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How Ken Griffin’s Citadel transformed financial markets — Quartz

Hedge fund boss Ken Griffin is more than a little paranoid. He’s been panned by reporters for the barrage of security checks needed to get to Citadel’s trading floor in his Chicago office, and lampooned for the hyper-stringent nondisclosure agreements he requires of exiting employees. He is loathe to talk to the press, and fiercely protective of his personal life.

Living in the shadows has been time well spent. Over the past four decades, he has quietly but methodically built a financial powerhouse intended to rival the likes of Goldman Sachs or Morgan Stanley, with grand ambitions to transform America’s financial landscape with a relentless technical edge.

But Griffin’s business ventures are too big to fly under the radar now. Behind the sparkly quant hedge fund that launched his Wall Street career stands his inconspicuously profitable trading operation, Citadel Securities. The firm is largely responsible for the rise of online brokerages and frenetic trading apps like Robinhood, whose pandemic stock-trading boom culminated in a Reddit-fueled short squeeze that rocked financial markets and stirred up a torrent of investor anger, fear, and conspiracy theories. That the palaver was enough to promptly warrant Congressional hearings is testament to just how removed the investing public is from today’s market mechanics.

Citadel Securities, which now handles roughly 40% of US retail trades, is key to understanding those mechanics, since it had a large hand in creating them. Through a series of fortuitous events and technological coups, Griffin has turned himself into one of the stock market’s most powerful middlemen, steadily replacing banks as the go-to matchmaker for all manner of institutions, from hedge funds to pension funds and most notably of late, of burgeoning retail brokers. “The way to think about Citadel is as the Amazon of trading,” says Spencer Mindlin, a capital markets technology analyst at Aite Group. In an industry that relies heavily on technology, Citadel has forged ahead by playing “a game of scale. You reach a point where it’s impossible for others to compete,” he says.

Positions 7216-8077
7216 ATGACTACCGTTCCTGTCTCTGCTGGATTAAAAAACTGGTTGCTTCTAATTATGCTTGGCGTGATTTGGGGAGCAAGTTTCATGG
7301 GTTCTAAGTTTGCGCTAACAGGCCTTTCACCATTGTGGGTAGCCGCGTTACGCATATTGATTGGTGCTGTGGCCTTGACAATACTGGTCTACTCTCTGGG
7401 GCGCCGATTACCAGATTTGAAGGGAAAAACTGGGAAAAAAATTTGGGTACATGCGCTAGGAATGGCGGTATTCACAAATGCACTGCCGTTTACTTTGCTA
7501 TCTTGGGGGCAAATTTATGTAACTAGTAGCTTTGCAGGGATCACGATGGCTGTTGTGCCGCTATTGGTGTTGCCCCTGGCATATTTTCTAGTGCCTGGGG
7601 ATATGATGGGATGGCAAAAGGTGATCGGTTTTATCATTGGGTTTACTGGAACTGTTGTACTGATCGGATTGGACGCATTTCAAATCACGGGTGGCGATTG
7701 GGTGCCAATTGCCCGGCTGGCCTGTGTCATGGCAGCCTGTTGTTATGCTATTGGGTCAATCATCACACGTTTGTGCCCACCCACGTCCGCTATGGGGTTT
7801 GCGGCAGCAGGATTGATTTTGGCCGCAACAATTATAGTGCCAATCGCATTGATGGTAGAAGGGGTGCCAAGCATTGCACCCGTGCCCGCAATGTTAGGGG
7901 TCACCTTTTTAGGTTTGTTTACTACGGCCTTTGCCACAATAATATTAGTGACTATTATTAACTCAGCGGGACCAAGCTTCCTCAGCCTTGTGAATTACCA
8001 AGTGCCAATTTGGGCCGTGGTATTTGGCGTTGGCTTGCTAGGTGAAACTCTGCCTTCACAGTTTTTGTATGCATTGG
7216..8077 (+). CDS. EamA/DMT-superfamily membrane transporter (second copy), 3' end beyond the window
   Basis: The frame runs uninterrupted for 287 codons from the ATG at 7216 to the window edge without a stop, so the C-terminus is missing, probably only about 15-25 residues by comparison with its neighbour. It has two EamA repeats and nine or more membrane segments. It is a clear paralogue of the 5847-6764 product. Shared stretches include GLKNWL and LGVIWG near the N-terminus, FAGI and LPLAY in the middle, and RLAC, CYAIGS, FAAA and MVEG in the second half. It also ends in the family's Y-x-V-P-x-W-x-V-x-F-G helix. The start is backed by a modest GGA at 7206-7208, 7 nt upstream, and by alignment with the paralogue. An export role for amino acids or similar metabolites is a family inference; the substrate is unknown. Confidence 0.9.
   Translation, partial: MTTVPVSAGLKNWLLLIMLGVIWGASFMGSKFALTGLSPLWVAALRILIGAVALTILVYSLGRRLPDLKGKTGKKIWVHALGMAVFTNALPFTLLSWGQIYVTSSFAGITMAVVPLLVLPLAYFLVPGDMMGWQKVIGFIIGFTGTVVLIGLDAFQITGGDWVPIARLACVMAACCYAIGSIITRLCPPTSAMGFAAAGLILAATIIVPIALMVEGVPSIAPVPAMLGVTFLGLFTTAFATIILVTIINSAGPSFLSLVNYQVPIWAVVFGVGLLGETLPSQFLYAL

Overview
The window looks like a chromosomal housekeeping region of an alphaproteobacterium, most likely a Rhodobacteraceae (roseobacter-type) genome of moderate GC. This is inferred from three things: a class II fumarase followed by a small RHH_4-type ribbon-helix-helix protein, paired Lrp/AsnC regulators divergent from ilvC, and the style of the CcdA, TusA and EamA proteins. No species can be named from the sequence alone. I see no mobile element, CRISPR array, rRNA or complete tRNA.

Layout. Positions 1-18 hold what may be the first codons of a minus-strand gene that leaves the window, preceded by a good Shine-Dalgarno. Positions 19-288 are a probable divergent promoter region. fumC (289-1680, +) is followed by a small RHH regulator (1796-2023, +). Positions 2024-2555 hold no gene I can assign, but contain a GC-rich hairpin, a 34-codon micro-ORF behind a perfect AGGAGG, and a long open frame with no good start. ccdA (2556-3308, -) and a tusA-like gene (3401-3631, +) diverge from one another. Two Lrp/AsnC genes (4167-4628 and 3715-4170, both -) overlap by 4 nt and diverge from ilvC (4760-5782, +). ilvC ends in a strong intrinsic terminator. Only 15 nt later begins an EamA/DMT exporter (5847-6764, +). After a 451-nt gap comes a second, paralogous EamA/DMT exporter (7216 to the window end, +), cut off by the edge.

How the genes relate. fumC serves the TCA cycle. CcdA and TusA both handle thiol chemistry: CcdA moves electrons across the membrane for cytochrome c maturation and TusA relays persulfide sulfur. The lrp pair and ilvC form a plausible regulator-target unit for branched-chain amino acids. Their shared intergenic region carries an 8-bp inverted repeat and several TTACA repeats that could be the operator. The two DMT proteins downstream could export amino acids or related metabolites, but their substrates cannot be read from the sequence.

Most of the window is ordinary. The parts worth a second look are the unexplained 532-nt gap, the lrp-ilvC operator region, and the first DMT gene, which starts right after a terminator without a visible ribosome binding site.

And just like Amazon, Citadel Securities likes to point out that the little guy has reaped the rewards of its technological lead. It’s never been cheaper for retail investors to trade. And yet, the system that those cheap trades rely upon, whereby Citadel pays retail brokers for customers’ orders, has raised questions about potential conflicts of interest among trading firms whose main customer is the brokers they serve, not small investors. It has also drawn attention to the scope of Griffin’s business affairs as an architect of financial markets who happens to also trade on the outcome, and to whether we want our financial titans to do both.

Who is Ken Griffin?

In keeping with his hedgie mystique, rare peeks into Griffin’s dealings tend to center on his personal art and real-estate splurges, as well as titanic donations to museums and universities. As a teen of the aughts, he spent his free time grilling local Computerland store employees and as a part-time debugger for IBM, Fortune wrote in a 2007 profile. In college, he moved on to trading convertible bonds from his third-floor Harvard dorm room against the university’s wishes, jerry-rigging a satellite dish to the side of the building to speed up his stock quote intel. A prominent Chicago hedge funder hired Griffin out of Harvard to run a $1 million portfolio, and after a year, in 1990, he went out on his own to start Citadel.

Three decades later, Griffin’s hedge fund is a global financial juggernaut based out of a 37-story office tower in Chicago’s Loop. With more than $30 billion in capital, Citadel touches just about every corner of the financial system. The trading firm came along a decade later on the back of the dot-com boom, as online trading exploded at discount brokerages like E*Trade and TD Ameritrade.

Not known for his people skills…

Read More: How Ken Griffin’s Citadel transformed financial markets — Quartz

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